Located in the Coast Mountains of British Columbia, Canada Serratus Mountain lies between Alpha and the Tantalus-Dione massif. The mountain is mostly broken rock with a heavily glaciated north face and a wide south face with couloirs offering modest rock climbs. There are several modest one day 4th class and ice routes. The East Ridge, North Face and West Face Couloir routes range in grade PD to AD+ all ending in a difficult south-side descent given poor snow conditions recently. Within this range there are several other mountaineering objectives within reach on Alpha Mountain and Mounts Dionne and Tantalus ranging in grade from PD to TD/TD+ 5.10b, A2. The area is seldom climbed due to its location west of the Squamish River with a basic hut offering little in the way of ammenities.
Head north out of Squamish, BC on Highway 99 for 10km to the Squamish Valley Road opposite to the entrance of Alice Lake Provincial Park. Follow this road over the Cheakamus River and stay to the left at the fork in the road. Continue along the unmarked road for about 2km until you arrive at the cable-car crossing. Cross the Squamish river by canoe or Tyrolean style across the cable-car wire. Bring an oversized steel carabiner or pulley to attach your climbing harness to and hang your pack off the wire, not your back, as you cross. On the west side of the river follow a trail along the bank for 300m to a canoe landing then head up to the hill to the top of a large clear-cut area. After that the trail is well marked left of Lake Lovely Water Creek. Continue ascending until you reach theh Alpine Club Tantalus Hut at Lake Lovely Water. The Tantalus Hut has a large kitchen/living room on the main floor with a loft and foam sleeping mattresses for 20 people above. The cabin is open from late May to early October and cost $10 CDN per night for members and $15 per nioght for non-members. For more information check out the Alpine Club of Canada web site at www.alpineclubofcanada.ca. Also listed on the Tantalus Hut page are several options for crossing the Squamish River by boat, float plane and helicopter. Helicopter service is available from the Suamish Airfield directly to the Red Tit Col where several camp sites exist free of charge.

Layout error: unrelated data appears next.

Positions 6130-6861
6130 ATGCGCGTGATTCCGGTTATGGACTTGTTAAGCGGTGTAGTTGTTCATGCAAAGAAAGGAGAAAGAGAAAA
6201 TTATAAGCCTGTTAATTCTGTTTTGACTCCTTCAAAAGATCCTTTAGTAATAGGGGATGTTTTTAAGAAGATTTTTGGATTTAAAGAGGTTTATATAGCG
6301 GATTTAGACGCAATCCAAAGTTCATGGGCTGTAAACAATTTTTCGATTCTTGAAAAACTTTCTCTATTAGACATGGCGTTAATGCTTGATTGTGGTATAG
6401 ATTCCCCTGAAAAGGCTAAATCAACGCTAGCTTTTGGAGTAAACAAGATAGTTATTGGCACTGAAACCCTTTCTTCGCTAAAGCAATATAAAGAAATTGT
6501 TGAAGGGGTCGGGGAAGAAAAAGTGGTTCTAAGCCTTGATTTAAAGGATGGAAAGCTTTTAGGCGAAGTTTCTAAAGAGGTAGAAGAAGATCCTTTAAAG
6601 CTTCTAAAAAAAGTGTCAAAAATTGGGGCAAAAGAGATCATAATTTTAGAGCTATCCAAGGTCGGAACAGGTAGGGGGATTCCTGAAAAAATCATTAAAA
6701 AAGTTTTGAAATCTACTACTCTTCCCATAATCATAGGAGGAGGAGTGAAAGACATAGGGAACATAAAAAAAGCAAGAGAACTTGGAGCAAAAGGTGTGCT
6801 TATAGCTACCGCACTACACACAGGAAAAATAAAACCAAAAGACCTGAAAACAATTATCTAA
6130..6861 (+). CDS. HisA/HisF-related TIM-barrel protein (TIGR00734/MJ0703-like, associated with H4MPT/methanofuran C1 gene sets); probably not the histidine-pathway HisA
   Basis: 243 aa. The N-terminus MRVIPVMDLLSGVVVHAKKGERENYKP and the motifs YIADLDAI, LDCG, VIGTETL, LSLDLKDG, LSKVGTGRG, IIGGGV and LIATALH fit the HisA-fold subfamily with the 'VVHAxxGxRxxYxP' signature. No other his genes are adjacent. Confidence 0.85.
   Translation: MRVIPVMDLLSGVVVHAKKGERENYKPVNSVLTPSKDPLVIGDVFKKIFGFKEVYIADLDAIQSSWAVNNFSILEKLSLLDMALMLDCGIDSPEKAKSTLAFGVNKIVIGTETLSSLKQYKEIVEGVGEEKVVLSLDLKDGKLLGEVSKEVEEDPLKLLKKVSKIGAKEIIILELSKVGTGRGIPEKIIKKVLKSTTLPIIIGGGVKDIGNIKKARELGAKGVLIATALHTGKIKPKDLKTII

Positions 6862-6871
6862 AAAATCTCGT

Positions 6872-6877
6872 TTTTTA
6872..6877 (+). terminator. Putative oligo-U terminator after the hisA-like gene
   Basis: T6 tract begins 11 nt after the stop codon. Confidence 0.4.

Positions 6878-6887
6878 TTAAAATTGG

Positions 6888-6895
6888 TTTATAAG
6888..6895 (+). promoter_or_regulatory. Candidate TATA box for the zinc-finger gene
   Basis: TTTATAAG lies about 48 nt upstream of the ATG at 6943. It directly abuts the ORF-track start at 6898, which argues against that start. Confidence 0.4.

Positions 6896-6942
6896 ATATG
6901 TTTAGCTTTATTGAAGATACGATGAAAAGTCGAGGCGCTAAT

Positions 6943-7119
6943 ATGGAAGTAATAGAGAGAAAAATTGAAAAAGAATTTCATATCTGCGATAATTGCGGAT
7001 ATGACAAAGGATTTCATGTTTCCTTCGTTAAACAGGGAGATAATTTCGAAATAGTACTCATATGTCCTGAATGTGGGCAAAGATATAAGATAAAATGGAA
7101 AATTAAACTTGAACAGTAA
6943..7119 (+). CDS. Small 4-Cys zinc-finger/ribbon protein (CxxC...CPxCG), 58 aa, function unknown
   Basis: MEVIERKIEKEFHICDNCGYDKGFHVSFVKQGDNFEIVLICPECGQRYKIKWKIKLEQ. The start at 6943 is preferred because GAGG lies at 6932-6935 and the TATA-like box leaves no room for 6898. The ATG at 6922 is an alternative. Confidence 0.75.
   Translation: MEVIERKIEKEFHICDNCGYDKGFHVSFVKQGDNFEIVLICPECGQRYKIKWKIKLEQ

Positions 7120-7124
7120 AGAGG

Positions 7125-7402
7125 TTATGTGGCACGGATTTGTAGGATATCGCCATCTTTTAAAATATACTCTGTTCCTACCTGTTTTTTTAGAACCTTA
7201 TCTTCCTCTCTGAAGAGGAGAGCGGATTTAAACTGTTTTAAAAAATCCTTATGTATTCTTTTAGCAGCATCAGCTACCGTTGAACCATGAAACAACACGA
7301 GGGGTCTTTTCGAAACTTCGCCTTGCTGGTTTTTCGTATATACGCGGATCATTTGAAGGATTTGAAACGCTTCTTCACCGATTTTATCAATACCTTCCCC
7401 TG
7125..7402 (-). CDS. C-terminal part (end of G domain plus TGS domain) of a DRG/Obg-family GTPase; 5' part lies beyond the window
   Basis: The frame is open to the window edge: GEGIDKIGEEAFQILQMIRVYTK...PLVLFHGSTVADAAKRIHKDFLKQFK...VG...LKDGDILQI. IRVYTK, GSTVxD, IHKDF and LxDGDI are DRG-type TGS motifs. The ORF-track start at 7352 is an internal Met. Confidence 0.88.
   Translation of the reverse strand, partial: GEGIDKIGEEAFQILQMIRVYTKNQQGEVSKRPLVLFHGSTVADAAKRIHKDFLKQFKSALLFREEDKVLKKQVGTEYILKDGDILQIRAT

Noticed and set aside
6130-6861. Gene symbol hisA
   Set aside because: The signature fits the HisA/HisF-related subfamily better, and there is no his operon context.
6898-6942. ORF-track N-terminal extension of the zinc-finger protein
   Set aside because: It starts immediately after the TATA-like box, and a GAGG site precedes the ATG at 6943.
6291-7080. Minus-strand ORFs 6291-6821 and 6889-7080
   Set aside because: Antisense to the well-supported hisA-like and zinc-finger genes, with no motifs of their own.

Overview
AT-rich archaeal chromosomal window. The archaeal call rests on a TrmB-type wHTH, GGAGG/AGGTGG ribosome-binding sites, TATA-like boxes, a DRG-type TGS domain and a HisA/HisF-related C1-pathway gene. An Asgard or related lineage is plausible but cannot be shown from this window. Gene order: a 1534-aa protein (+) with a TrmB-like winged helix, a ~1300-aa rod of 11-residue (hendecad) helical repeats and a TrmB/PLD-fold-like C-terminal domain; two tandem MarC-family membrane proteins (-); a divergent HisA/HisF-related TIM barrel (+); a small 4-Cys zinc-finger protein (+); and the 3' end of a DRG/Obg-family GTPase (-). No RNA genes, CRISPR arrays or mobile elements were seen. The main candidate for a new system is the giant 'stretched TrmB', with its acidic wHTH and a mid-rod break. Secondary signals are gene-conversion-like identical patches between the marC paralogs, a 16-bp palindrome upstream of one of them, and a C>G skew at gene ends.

Red TapeThere is no red tape in this range.
A small base camp can be set up on the Red Tit Col between Serratus and Dione Mountains. There are several tent sites available free of charge and a new hut was to be erected by BC Parks. In the summer water is readily available from small glacial streams beneath the camp.
North Face AD ice 1000'
The North Face route is a steep 1000' snow and ice face graded AD to AD+ depending on conditions. Difficulty is usually determined by the number and size of crevasses and bergschunds that may be encountered and is best attempted in early-summer. From the Red Tit col head east down the Serratus Glacier avoiding crevasses and a small icefalls. Make your way upward weaving to the right-side of the north face finishing up the rock ridge to the summit (4-6h). To descend head down the south-west spur and follow the left-side couloir heading towards the Ionia-Serratus col. This can be a more difficult downclimb that the route taken up. Loose rock, few good anchors to rappel from and little summer ice lead to one scary descent when you see what a few small boulders are holding back in this couloir. Once down head north across the dry glacier back to the hut (1 1/2 - 2h).
East Ridge AD 4th 1300'
This is the high ridge running east-west from the Alpha-Serratus Col. Protected with numerous gendarmes it is mopstly 3rd class terrain on poor rock. From the Ionia-Serratus Col weave along the ridge, mostly 3rd class with a few rappels, to the summit. Interesting classic mountaineering and use the same descent described above.
West Face Couloir PD 4th 650'
From the Red Tit Hut head head south until you reach the bottom of the couloir on the west face. This route takes the couloir on the left side of the west face straight to the summit. Descent using the same route described above.
Of course there are lots of other things to do here. Pleanty of crevasses to explore and it's a good place to practice glacier travel and crevasse rescue.